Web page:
Young, John (1811-1878) (DNB00)
YOUNG, JOHN (1811–1878), Canadian economist and minister of public works, was born at Ayr in Scotland on 4 March 1811, and was educated in the parish school. He went to Canada in his fifteenth year, and, after a short stay in the western province, moved to Quebec, and entered the office of John Torrance & Co. Nine years later he was taken into partnership, and traded in Quebec till 1841, when he proceeded to Montreal as one of the firm of Stephens, Young, & Co. He amassed a fortune, and spent the remainder of his days in Montreal. A representation to Lord Gosford as to the unquiet state of Lower Canada, suggesting the formation of a volunteer force, brought him into notice in 1835. On the breaking out of the rebellion two years later he did good service in raising a regiment of volunteers and taking command of a company. In 1842 he identified himself with the Free Trade Association (Montreal), and by his writings in the ‘Economist’ newspaper during the next four years prepared the business community for the change of policy of 1846, which was distasteful to the Canadian public generally. He was an ardent free-trader all his life, but did not belong to the laisser-faire branch of the school. He saw that the separate life and prosperity of Canada on the American continent depended on cheap and quick transport, and bent his energies to its development, so as to enable the British provinces to compete with the United States, Montreal with New York. The deepening of Lake St. Peter's, which enables ocean steamers to ascend to Montreal, the railway line to Portland (Maine), which gives Montreal a winter port, the line from Montreal to Kingston, which secures the trade of the west, and the junction of the line by means of the Victoria Bridge in 1860, are chiefly to be ascribed to Young. He was a devoted advocate likewise of canal improvement, e.g. the enlargement of the Welland, St. Lawrence, and Lachine canals, a work carried out according to his ideas only in late years, and a canal to connect Lake Champlain with the St. Lawrence, which remains a desideratum. By 1851 he had gained so high a position in public estimation that, on the formation of the Hincks-Morin ministry, he was offered the commissionership of public works, with a seat in the cabinet, though he had never sat in parliament. He accepted the portfolio, and signalised his short term of office by organising the Canadian exhibit at the exhibition of that year, by subsidising steamships between Montreal and Liverpool, and bringing together the intercolonial railway conference. He withdrew from the ministry in 1852 because the premier imposed differential tolls on Americans using the Canadian canals, an act which was in his eyes ‘short-sighted and mischievous.’ Elected in 1851, he continued to serve his constituency till 1857, when he retired from parliament on account of ill-health. He was again chosen in 1872, but resigned two years after. He was then appointed inspector at Montreal and chairman of the harbour commission. At a later date he held the office of president of the board of trade. For many years he had suffered from an affection of the heart, and he died on 12 April 1878.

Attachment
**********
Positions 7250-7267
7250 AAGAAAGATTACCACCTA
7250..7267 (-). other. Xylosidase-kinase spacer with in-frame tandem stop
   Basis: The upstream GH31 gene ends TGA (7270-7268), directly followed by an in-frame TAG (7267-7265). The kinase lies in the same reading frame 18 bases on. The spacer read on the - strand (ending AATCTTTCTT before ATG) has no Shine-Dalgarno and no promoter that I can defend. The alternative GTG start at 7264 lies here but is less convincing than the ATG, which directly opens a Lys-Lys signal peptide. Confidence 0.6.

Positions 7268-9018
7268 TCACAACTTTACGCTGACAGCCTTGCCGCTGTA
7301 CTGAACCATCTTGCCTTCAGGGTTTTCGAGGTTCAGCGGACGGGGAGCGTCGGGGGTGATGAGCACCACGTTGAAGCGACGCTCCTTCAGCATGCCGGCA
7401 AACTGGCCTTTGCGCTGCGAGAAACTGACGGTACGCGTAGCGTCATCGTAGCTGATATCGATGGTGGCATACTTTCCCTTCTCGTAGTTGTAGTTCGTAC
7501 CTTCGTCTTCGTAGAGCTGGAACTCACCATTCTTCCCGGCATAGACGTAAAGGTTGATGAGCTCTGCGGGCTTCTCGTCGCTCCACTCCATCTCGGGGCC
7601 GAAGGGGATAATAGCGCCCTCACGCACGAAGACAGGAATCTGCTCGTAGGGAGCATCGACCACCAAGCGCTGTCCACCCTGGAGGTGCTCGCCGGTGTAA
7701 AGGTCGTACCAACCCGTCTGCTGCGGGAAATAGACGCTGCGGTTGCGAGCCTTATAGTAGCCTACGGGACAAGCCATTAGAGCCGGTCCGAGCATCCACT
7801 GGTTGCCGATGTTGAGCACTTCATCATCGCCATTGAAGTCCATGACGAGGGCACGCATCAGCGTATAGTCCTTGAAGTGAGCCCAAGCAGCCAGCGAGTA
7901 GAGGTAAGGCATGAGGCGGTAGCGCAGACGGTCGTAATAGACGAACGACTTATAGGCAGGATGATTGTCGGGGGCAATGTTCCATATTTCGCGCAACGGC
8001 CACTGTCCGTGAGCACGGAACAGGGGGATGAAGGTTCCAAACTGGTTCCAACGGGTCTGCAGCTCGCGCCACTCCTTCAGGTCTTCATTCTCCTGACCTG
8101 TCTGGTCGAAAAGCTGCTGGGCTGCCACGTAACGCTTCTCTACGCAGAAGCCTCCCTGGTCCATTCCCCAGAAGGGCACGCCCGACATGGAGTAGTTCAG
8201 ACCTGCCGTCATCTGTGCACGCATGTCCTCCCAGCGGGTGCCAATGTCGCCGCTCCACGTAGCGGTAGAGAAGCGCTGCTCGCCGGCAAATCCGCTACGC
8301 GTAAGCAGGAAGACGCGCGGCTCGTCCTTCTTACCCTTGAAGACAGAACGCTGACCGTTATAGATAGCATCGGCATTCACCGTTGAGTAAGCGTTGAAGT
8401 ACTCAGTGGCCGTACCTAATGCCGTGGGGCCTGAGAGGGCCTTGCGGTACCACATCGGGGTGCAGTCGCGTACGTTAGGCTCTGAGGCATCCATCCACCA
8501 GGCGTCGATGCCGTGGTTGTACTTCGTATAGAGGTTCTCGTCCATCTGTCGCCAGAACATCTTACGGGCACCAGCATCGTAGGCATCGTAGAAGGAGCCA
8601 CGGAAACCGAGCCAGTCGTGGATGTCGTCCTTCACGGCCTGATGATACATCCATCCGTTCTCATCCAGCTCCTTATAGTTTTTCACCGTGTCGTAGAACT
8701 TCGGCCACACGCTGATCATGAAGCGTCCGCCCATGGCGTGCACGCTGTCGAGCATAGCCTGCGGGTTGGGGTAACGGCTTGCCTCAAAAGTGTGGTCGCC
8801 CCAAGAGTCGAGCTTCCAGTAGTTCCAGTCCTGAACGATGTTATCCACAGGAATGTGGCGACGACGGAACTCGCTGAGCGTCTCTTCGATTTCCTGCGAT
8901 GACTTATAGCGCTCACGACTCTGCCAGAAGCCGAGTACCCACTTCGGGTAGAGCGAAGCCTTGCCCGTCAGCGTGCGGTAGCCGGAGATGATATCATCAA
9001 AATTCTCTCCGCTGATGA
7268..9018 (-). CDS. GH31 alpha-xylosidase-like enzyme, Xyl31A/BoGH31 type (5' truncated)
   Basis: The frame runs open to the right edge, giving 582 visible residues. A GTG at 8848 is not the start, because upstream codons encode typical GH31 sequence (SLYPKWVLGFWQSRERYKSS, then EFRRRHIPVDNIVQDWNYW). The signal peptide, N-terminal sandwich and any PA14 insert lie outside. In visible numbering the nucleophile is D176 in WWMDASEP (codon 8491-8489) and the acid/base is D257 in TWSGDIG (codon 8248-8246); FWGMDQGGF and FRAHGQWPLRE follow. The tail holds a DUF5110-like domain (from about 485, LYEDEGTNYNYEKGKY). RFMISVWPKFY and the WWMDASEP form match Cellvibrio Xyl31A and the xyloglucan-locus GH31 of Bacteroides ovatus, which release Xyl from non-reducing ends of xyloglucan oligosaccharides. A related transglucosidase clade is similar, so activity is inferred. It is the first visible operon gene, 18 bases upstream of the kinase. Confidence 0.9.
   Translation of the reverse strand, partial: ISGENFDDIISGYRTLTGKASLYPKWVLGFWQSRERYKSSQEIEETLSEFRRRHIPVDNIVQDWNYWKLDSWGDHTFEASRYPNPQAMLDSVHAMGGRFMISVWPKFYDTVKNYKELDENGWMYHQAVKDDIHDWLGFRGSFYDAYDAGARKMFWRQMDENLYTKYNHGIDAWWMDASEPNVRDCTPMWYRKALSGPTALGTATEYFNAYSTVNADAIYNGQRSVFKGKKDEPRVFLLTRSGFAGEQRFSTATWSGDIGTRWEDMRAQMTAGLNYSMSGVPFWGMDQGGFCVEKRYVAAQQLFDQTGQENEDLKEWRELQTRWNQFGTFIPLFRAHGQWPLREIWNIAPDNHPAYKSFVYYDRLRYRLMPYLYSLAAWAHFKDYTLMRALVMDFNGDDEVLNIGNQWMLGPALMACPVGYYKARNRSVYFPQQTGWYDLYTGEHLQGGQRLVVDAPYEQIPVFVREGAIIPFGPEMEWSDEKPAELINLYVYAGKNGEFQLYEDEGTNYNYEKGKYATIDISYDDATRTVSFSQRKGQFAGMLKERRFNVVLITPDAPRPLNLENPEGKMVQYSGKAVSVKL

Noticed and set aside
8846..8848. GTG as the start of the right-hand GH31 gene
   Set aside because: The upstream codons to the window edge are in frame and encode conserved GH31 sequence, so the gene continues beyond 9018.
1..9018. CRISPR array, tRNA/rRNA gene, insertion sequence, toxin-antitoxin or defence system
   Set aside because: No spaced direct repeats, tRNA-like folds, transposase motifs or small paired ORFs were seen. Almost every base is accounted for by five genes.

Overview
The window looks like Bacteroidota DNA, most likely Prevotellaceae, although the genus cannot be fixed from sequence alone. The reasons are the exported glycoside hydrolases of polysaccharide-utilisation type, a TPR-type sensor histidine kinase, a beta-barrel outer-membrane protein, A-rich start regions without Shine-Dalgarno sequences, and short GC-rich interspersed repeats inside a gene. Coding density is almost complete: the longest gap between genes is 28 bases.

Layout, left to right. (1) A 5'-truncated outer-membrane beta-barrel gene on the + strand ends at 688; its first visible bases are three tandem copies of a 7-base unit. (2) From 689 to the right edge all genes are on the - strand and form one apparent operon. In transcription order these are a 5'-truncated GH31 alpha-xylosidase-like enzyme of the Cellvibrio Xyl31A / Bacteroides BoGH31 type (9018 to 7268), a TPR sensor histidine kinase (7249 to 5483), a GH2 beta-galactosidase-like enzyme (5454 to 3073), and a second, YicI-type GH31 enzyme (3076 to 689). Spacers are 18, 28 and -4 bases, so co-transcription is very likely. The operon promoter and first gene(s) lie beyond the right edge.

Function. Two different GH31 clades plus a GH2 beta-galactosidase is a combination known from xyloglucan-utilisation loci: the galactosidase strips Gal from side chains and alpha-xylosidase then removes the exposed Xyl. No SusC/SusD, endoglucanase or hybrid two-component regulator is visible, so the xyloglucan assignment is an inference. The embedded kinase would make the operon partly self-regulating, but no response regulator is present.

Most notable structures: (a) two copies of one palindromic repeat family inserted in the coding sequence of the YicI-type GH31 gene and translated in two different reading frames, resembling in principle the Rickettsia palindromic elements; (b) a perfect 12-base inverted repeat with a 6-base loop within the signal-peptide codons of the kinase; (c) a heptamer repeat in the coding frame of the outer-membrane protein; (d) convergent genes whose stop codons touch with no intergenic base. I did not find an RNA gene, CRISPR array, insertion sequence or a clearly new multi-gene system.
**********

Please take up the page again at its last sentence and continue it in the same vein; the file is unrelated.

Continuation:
Young was a liberal in politics and a unitarian in religion. His chief writings were: 1. ‘Letter to the Hon. F. Lemieux on Canadian Trade and Navigation,’ Montreal, 1854. 2. ‘Rival Routes from the West to the Ocean,’ Montreal, 1859. He also contributed several articles to the eighth edition of the ‘Encyclopædia Britannica,’ signed ‘J. Y.’[Taylor's Portraits of British Americans, ii. 277; Dent's Canadian Portrait Gallery, s.v. ‘Young;’ Dent's Canada since the Union, i. 215–16, 576, ii. 248–9, 255, 402; Rattray's Scot in British North America, ii. 600–1; Dominion Ann. Register, 1879, p. 376; Accounts and Papers (H. of C.) (4) Colonies, 1845, xxxi. 315; Hincks's Reminiscences, pp. 203, 208–17, 222–3, 269, 276, 354; Kingsford's Canadian Canals, pp. 18–21, 26–30.]